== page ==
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Tuesday, 19 August 2014

Woes of an ordinary road user in Uganda

By Sam Agona
With certainty, if you have ever used an archetypal Ugandan road even for 5 kms, you will somehow have a tale to tell. Every year the parliament apportions a lot of money to the transport sector, some roads have been fixed, other are in a dire state partly explaining the high death toll we have on our roads. Uganda adopted the British road standard which dictates that a road should be 12 meters wide and 100 millimeters, tarmac 75mm while smaller roads are supposed to be 6 meters wide. Besides that, a standard road must have a main lane (overtaking lane, normal lane), rider’s lane, a walking path and designated drainage channels. 
A smooth road stretch away from Soroti towards Dokolo District (Photo by R. Kavuma)
However even our best roads are not anywhere close to that. West Nile and Karamoja regions of Uganda probably have the most untold roads any user would risk using. Between Pabbo ( in Amuru district) and Yumbe, the number of trucks that spend nights on the road just because they cannot move due to road conditions is preposterous. Some of the roads in dire state include Jinja – Kamuli road and seemingly the same contractor who worked on it is working on Mpigi – Kanoni road.
This happens against a backdrop where Ministry of Finance in the last read budget, allocated Ushs 2,395 billion to the roads and works sector for the current financial year, a marked increase from U. Shs. 1,650.75 bn this year. The additional allocation to Roads and Works budget totaled to Shs 744.7 billion over the last year’s provision.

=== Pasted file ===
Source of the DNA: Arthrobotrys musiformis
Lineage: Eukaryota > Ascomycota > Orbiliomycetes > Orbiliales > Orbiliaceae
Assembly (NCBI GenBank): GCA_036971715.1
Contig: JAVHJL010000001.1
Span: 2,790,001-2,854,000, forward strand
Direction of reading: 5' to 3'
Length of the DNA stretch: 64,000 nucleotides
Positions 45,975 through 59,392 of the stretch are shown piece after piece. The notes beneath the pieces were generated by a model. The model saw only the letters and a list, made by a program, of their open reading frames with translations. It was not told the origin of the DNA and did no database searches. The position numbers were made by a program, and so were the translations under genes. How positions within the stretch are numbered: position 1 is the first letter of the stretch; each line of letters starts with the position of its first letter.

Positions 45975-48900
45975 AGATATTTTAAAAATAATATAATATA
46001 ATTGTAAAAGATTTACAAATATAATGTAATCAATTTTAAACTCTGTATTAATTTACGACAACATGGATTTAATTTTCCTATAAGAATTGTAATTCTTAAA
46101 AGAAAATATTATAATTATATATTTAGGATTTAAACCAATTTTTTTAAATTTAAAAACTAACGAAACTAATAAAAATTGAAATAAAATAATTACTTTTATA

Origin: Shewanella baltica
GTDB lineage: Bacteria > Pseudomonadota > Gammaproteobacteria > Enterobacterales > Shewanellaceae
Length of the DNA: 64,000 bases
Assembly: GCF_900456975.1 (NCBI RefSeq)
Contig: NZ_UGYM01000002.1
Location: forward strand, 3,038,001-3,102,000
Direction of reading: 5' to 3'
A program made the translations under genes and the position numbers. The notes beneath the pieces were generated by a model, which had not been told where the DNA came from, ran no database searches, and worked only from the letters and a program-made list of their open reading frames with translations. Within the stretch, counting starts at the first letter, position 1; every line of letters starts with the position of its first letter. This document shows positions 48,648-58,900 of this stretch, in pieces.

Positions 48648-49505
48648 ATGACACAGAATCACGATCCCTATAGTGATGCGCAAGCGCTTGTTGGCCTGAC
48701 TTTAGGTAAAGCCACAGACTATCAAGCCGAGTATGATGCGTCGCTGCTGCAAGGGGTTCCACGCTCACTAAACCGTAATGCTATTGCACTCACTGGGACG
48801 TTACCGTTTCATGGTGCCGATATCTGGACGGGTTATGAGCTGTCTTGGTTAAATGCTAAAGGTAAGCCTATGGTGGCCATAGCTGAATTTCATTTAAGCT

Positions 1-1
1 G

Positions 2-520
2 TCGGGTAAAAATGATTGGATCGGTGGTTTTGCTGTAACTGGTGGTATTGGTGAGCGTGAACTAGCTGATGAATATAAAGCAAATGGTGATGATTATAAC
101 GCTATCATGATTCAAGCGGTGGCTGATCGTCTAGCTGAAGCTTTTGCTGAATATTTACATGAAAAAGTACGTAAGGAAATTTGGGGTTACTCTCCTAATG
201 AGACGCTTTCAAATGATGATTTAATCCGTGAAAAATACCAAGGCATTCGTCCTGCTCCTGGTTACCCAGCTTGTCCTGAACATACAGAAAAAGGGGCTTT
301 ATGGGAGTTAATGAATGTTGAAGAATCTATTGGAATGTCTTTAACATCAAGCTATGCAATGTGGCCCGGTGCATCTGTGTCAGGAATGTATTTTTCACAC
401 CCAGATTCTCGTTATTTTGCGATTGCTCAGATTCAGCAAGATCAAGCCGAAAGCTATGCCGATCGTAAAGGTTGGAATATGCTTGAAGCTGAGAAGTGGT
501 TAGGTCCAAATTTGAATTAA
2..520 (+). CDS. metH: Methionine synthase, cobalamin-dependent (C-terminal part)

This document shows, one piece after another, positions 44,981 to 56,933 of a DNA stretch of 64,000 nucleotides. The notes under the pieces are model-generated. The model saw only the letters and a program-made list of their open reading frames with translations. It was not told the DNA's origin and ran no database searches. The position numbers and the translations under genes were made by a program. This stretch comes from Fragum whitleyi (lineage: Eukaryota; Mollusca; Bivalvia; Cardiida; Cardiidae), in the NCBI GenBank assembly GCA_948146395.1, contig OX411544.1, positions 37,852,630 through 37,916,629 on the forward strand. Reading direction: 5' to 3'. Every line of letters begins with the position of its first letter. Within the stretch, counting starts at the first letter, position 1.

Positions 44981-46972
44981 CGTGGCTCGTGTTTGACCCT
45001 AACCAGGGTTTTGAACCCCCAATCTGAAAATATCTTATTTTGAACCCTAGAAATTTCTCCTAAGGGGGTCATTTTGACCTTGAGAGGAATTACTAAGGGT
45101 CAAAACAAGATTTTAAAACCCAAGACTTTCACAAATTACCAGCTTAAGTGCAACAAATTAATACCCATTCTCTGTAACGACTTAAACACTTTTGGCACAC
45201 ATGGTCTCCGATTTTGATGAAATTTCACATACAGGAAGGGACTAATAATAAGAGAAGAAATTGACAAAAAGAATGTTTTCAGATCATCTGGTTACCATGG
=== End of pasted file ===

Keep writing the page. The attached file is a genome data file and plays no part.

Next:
Such a scenario summarizes the quality of material used in building this road

In the last read budget, Minister of Finance stated that 845kms of national roads were completed. She also stressed how much government would scale up external borrowing for infrastructure particularly roads. This makes it worrying to note the state of Kamdini – Gulu road, and roads within Gulu Municipality itself, one of the fastest growing urban centers in Uganda.
Representative road in Gulu town, route from Pece Stadium to Watoto Gulu
The traffic question; there is traffic everywhere in the world; however the level of jam in Uganda and majorly Kampala city is appalling. It underlines the level poor planning and deliberate acts to avoid creating solutions.
Latent traffic in Ntinda, Kampala on an evening 
While in some parts, a vicious circle of poor policing and policy implementation in housing, road construction and maintenance of gazetted areas such as wetlands and forest reserves has been manifested when floods take over roads due to construction in low lying areas deemed to be wetlands.